Seafood exports to China reached USD 771 million as of May 2022, up 91% from the same period last year. Products accounting for the most density include pangasius (48%) and shrimp (35%).
In the first five months this year, sales of pangasius to China increased by 124% to USD 371 million worth, with pangasius fillet and pieces reaching USD 297 million, up half as much as the same period last year. Exports of whole/frozen pangasius rose by 58% to nearly USD 74 million worth.
Sales of lobster to China in the first five months of 2022 increased by nearly 29 times as compared to the same period last year, reaching over USD 108 million, equal to the export value of white leg shrimp (USD 119 million, up 61%). Meanwhile, exports of black tiger shrimp dropped by 9% and just reached USD 43 million.
Besides the two key products, Vietnam saw a slump in sales of most seafood to China as compared to the same period last year, with sales of tuna reducing by 60%, marine fishes declining by 9%, grilled fish and surimi decreasing by 25%.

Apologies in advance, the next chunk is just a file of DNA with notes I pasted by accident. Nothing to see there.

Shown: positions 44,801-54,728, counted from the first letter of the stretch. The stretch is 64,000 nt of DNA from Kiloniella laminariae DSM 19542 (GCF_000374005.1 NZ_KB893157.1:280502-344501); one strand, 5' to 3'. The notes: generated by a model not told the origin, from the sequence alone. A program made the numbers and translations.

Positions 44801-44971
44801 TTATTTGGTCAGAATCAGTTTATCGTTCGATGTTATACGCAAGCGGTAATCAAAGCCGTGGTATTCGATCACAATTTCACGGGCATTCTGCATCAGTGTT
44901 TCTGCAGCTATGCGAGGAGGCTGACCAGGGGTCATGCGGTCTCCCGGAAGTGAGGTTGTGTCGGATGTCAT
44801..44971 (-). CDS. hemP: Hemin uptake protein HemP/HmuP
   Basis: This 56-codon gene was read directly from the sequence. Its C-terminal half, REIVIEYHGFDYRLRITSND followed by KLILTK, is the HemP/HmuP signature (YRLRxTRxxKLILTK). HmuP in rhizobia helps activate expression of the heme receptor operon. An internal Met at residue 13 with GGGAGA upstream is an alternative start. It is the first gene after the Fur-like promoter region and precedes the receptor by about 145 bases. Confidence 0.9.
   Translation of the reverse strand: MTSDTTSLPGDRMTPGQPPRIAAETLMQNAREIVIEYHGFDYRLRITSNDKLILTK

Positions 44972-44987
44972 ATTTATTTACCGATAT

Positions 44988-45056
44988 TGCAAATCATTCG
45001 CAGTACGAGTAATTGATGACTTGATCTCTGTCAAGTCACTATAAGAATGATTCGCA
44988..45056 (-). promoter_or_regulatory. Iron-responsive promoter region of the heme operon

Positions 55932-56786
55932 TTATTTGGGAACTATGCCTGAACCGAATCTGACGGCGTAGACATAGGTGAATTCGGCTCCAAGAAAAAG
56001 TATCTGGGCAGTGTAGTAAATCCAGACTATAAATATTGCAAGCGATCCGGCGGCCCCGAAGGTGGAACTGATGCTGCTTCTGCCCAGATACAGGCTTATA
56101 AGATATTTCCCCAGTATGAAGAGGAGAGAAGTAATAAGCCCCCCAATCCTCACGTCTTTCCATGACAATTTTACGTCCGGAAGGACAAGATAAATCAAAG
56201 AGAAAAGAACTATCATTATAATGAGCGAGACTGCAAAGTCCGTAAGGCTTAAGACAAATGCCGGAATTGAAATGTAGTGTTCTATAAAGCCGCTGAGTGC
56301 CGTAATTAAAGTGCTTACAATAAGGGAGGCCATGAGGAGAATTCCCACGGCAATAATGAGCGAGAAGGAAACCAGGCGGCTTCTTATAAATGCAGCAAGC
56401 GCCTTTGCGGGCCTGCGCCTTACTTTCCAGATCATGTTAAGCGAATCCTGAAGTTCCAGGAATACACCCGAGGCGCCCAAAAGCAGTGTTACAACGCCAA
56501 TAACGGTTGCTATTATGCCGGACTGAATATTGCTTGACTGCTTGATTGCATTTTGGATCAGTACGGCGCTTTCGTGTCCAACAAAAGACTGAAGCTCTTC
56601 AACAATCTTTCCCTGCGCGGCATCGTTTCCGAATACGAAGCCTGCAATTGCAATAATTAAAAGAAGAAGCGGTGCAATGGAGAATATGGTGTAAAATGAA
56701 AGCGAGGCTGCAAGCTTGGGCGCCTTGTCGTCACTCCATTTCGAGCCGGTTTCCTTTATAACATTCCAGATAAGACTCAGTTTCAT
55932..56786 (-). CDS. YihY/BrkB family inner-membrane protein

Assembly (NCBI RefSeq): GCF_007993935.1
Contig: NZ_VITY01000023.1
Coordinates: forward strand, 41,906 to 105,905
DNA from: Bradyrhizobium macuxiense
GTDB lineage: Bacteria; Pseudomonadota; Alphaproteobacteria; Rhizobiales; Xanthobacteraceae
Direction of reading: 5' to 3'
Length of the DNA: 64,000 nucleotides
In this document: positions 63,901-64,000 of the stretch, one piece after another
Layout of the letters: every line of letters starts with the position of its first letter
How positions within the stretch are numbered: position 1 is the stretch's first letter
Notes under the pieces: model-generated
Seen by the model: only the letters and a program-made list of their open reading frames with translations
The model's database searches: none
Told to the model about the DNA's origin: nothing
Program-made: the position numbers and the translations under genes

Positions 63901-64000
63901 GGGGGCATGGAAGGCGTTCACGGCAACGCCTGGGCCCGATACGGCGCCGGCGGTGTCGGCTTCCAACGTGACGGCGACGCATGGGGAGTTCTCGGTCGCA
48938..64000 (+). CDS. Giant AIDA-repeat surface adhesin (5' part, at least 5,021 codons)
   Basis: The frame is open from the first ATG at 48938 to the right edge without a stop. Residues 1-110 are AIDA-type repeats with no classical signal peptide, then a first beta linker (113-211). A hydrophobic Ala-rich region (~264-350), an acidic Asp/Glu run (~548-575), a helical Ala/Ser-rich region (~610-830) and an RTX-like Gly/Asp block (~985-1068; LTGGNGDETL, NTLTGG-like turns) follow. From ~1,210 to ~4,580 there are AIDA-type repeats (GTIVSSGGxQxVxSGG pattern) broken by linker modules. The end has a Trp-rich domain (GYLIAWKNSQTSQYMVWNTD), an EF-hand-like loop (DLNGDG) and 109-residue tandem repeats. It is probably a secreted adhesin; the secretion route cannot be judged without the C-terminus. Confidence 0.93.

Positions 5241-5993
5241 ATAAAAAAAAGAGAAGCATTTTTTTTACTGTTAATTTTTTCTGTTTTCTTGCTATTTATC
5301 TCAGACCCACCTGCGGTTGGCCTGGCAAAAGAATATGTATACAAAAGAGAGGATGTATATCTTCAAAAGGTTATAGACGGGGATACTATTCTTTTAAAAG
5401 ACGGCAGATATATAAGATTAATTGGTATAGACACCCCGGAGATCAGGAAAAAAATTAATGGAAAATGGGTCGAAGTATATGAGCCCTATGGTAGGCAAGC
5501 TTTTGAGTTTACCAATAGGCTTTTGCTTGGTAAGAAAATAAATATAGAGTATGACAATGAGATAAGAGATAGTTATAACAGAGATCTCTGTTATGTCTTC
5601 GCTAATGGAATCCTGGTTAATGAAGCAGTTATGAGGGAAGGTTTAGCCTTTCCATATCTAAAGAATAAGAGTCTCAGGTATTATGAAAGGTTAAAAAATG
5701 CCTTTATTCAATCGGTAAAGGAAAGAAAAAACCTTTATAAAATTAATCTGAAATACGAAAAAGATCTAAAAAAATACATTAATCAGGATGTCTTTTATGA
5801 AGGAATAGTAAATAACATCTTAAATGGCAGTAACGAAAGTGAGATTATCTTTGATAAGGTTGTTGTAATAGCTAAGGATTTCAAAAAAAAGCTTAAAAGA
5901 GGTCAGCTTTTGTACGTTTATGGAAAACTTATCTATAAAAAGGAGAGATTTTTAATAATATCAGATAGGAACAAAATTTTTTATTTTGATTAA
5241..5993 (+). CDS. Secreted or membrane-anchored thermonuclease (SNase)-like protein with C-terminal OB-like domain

The overwhelming COVID-19 pandemic and China’s persistent policy of zero covid have posed challenges on seafood importation into this country when harbors were forced to close and increasingly strict regulations related to examination of frozen products were issued.
However, factories were forced to close in China, resulting in postponed production and short supply of seafood for domestic consumption and processing for export purposes. Thus, China’s growing demand for seafood has attracted more and more Vietnamese enterprises to export to China regardless of challenges.
When the Chinese market continues to be controlled by the Covid-19 pandemic, the seafood importation will be affected. The pandemic has resulted in some changes in the market, such as limited restaurants, poor consumption in restaurants, changes in product presentation, changes in distribution channels: decrease in traditional distribution channels (supermarkets, stores), expansion of electronic trading platform. The pandemic has directly affected entertainment activities, tourism and indirectly affected seafood consumption.
However, seafood importation of China will grow in the long run. Being a popular kind of seafood, shrimp will be mainly consumed in families. The provision of shrimp has decreased for three years in China due to the Covid-19 pandemic.